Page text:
SB 1070 will go into effect July 28

Vania Pineda

As most the nation has heard, the Support Our Law Enforcement and Safe Neighborhoods Act, or as most know it, Senate Bill 1070, was signed by Arizona Governor Jan Brewer on April 23.

The law defines it a misdemeanor if an immigrant is in the state without legal documentation at all times.

According to the bill, “It is illegal to transport, move or conceal an alien if the person knows or recklessly disregards the fact that the alien has come to, has entered or remains in the Unites States in violation of the law.”

Lindsey Berriantos, liberal arts major felt that “it’s unfair for people with illegal parents to have to be afraid to drive their parents or family members around. They can stop you anytime and people are going to turn on their families and friends for fear of being persecuted.”

The law is expected to go into effect July 28.

On April 30, there were changes made to the law through the House Bill 2162 to reduce the risk of racial profiling.

Police are no longer to stop someone based on suspicion of the individual’s immigration status.

Officials can stop the person and question the status of the suspected alien during the enforcement of another law.

The concern for the state law is so big that many people in and out of the state of Arizona are making moves to express their disapproval with the new legislation by boycotting the state.

 Groups of students and organization attended the rally in Los Angeles this past Friday, which had an attendance of about 50,000 people.

Adrian Herrera, communications major who attended the rally, said, “I personally don’t agree with it. It’s a legislation that discriminates based on appearance and race. I also think it’s harming Arizona because truck drivers refuse to drive through Arizona and many people are boycotting business with it.”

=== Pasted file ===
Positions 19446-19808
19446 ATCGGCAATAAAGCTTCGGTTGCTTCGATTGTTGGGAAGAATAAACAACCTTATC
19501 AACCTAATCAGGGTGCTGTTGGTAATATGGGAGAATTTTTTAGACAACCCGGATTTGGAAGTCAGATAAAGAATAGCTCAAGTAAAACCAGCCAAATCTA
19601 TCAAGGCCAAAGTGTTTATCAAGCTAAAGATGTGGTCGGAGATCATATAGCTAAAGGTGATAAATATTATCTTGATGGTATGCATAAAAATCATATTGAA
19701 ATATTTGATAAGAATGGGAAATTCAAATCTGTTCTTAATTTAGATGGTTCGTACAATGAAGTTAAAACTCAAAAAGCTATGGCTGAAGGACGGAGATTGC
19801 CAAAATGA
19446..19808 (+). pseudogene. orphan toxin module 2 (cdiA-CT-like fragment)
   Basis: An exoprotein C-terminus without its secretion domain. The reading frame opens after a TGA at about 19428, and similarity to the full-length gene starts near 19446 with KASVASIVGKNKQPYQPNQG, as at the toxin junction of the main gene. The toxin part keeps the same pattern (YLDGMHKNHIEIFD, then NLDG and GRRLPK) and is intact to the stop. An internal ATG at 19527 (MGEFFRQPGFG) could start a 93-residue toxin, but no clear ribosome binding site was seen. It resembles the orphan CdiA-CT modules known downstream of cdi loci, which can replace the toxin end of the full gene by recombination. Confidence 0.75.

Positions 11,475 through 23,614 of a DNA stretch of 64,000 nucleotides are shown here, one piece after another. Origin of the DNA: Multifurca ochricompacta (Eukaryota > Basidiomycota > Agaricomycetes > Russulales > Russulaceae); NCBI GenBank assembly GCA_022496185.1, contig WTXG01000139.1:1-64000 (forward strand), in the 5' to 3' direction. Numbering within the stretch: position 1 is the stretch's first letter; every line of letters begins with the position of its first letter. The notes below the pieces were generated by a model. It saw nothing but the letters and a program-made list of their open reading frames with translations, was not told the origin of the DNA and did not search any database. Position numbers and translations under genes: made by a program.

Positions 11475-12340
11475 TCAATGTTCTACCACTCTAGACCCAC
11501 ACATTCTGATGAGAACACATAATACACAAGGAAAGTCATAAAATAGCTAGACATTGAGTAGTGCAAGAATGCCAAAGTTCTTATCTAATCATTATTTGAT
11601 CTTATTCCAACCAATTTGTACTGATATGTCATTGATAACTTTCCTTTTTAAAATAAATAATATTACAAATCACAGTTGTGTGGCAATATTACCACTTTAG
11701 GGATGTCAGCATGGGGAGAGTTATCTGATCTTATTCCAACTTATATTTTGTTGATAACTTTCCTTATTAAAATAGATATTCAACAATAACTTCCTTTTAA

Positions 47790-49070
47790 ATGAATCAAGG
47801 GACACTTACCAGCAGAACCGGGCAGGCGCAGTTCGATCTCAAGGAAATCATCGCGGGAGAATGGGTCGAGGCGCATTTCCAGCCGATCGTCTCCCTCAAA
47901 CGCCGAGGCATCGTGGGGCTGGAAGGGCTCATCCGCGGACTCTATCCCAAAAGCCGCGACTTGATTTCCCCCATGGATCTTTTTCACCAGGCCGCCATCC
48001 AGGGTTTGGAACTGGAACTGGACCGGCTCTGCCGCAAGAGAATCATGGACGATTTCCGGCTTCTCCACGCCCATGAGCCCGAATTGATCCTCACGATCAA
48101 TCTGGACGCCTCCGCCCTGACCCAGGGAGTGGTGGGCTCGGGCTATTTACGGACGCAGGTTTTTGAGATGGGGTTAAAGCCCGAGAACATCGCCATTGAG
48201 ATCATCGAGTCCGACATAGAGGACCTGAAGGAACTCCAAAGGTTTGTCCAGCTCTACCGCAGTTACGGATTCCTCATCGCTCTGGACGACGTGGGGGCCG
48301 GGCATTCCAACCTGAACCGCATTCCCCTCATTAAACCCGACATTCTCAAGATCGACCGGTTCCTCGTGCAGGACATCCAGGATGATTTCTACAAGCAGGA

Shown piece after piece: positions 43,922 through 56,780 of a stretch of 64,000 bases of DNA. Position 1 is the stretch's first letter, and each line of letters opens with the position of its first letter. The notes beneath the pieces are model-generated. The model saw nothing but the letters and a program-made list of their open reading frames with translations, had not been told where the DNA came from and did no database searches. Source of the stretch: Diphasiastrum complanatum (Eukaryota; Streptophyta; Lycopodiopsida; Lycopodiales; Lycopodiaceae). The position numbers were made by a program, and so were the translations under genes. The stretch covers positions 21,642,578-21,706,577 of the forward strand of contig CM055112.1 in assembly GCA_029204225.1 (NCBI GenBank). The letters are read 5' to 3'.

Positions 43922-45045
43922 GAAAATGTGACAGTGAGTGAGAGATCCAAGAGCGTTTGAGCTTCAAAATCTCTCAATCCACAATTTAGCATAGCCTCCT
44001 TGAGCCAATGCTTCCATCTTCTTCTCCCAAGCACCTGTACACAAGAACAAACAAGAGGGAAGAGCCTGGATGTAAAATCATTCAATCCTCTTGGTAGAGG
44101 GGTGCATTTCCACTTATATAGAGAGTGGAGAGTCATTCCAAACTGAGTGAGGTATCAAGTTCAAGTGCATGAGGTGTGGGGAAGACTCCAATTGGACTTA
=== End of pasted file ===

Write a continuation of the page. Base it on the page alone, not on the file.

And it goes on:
The heat from Arizona is felt at Cerritos College by students like Gabrielle Nibero, marketing major, who said “[Jan Brewer’s] approach toward illegal immigration was a little intense. She should have gradually tried to make a change and allowed Arizona to make a transition.”

In order to warn tourists, Mexico’s Foreign Ministry issued a travel alert on April 27, for Mexicans visiting, residing or studying in Arizona, recommending individuals “to act with prudence and respect local laws.”

Students like art major Juan Torrez believes that if it is happening in one state, it can definitely happen to California as well as other states.

He said, “People absolutely can not turn the other way and pretend like this is not happening. Every time something drastic has happened in out country whether it was about segregation or women’s rights, it always started with just one person, just one, statement, just one state. If it is already beginning to happen what makes us believe that it will not happen here in California or even grow to be an immigrant band in the entire nation?”

The question of whether or not this could happen in California has many perplexed and left wondering what would exactly would be the consequences of such law, said criminal justice major Joaquin Diaz.

He believes that although it would be a very touchy and emotional issue to have to deal with in this state, due to the current budget crisis it would actually help the state’s economy.

“Think about it,” he said, “by getting rid of all the immigrants, residents would have the opportunity to obtain more jobs and the unemployment rate would decrease. Let’s be honest here, immigrants take up a lot of space and work that can be given to people that were born here and deserve to be in this state.”